Each incident was being investigated as a bias crime, McClendon said.
Thieves nab 16 works from Haifa gallery
Sixteen paintings by Israeli artists, including Marcel Janco and Reuven Rubin, were stolen Sunday night from the warehouse of the David Gallery in Haifa. Superintendent Gadi Hatab of the Haifa Police's Investigations Division said the burglars knew what they were after and it appeared they had selected the artwork to order. The paintings, which aren't insured and are valued at some $100,000, are well known and will be very difficult to sell both in Israel and abroad. (David Ratner)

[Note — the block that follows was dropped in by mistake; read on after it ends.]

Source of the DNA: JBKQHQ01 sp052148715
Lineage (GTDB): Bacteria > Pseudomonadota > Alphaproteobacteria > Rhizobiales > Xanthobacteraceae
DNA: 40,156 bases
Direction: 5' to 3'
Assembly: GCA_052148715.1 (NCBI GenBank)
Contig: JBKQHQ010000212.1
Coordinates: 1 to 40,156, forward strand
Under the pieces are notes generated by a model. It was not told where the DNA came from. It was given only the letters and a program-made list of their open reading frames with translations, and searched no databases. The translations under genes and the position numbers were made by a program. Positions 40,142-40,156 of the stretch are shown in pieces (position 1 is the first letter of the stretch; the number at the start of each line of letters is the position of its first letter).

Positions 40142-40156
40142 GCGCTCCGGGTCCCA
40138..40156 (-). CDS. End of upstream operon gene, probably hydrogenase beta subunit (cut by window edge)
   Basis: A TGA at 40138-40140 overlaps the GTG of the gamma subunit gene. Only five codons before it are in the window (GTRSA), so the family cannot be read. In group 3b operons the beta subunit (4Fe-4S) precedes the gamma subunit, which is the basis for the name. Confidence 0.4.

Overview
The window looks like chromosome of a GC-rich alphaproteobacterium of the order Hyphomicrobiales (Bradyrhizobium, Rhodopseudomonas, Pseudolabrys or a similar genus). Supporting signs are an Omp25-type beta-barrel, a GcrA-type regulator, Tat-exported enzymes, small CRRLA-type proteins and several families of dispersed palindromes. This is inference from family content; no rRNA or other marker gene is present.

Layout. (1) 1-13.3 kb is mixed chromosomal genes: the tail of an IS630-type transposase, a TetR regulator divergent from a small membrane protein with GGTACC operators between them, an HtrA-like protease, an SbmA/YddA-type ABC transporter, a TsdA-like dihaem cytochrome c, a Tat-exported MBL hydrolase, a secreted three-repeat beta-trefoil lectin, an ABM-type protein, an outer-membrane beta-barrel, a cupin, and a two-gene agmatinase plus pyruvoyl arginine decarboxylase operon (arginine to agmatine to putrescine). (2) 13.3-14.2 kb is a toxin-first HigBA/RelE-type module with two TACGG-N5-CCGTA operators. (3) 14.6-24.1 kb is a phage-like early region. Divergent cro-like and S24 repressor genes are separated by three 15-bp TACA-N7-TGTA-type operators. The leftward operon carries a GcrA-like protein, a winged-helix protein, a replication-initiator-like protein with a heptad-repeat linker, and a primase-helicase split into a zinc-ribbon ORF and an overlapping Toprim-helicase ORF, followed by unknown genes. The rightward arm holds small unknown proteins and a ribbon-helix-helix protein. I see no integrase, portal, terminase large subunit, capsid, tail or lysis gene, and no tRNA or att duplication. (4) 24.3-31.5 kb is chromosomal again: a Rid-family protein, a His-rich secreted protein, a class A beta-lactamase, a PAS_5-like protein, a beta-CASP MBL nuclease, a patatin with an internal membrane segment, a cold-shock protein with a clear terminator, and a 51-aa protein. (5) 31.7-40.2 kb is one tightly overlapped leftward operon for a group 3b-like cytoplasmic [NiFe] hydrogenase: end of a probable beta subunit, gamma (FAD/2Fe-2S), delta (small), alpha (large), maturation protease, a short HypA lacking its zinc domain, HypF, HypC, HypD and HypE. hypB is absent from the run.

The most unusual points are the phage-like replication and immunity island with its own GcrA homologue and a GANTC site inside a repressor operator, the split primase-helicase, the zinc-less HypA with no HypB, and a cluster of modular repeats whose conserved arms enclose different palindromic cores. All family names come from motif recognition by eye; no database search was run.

Medallists back return of marbles to Parthenon
David Hencke Saturday January 25, 2003 The Guardian